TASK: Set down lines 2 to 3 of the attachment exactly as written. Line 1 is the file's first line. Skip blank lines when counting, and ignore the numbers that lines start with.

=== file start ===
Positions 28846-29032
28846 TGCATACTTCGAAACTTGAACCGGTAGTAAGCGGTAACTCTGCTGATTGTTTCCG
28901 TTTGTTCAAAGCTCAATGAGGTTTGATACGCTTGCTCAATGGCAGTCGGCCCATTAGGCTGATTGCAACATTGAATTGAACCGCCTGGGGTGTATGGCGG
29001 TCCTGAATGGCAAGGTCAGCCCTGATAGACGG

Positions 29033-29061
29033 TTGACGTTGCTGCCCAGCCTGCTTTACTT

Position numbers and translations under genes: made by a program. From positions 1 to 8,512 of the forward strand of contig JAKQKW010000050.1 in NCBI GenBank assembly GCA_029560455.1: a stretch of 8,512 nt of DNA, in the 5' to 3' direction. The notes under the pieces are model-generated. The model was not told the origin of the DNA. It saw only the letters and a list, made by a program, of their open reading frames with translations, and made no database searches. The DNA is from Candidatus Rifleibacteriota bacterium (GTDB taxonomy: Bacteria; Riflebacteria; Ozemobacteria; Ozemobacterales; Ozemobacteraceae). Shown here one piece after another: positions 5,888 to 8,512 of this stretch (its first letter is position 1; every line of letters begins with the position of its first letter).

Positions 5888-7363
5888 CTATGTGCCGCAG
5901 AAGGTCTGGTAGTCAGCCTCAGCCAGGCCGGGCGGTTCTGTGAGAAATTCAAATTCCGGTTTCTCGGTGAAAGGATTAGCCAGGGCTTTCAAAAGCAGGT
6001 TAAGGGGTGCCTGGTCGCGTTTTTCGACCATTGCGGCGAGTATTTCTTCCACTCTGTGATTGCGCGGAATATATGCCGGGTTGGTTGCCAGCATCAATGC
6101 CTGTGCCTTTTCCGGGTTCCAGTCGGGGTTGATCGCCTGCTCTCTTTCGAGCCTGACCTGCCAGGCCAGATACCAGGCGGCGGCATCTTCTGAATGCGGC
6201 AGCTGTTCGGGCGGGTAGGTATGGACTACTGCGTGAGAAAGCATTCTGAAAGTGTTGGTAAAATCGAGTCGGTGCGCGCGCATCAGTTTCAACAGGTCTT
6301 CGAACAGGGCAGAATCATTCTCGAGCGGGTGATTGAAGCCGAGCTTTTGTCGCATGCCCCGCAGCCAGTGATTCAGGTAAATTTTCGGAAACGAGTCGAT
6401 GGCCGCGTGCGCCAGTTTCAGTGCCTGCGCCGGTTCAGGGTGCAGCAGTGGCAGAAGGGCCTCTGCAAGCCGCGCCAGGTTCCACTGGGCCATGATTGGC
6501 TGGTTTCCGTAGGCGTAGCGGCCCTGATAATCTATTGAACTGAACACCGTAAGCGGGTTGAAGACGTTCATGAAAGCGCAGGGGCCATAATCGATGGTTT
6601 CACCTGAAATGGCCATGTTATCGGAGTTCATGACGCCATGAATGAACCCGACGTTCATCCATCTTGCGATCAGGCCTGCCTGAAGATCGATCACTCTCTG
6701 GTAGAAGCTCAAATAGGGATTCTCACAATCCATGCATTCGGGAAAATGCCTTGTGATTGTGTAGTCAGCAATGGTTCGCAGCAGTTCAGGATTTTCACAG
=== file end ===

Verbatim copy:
28846 TGCATACTTCGAAACTTGAACCGGTAGTAAGCGGTAACTCTGCTGATTGTTTCCG
28901 TTTGTTCAAAGCTCAATGAGGTTTGATACGCTTGCTCAATGGCAGTCGGCCCATTAGGCTGATTGCAACATTGAATTGAACCGCCTGGGGTGTATGGCGG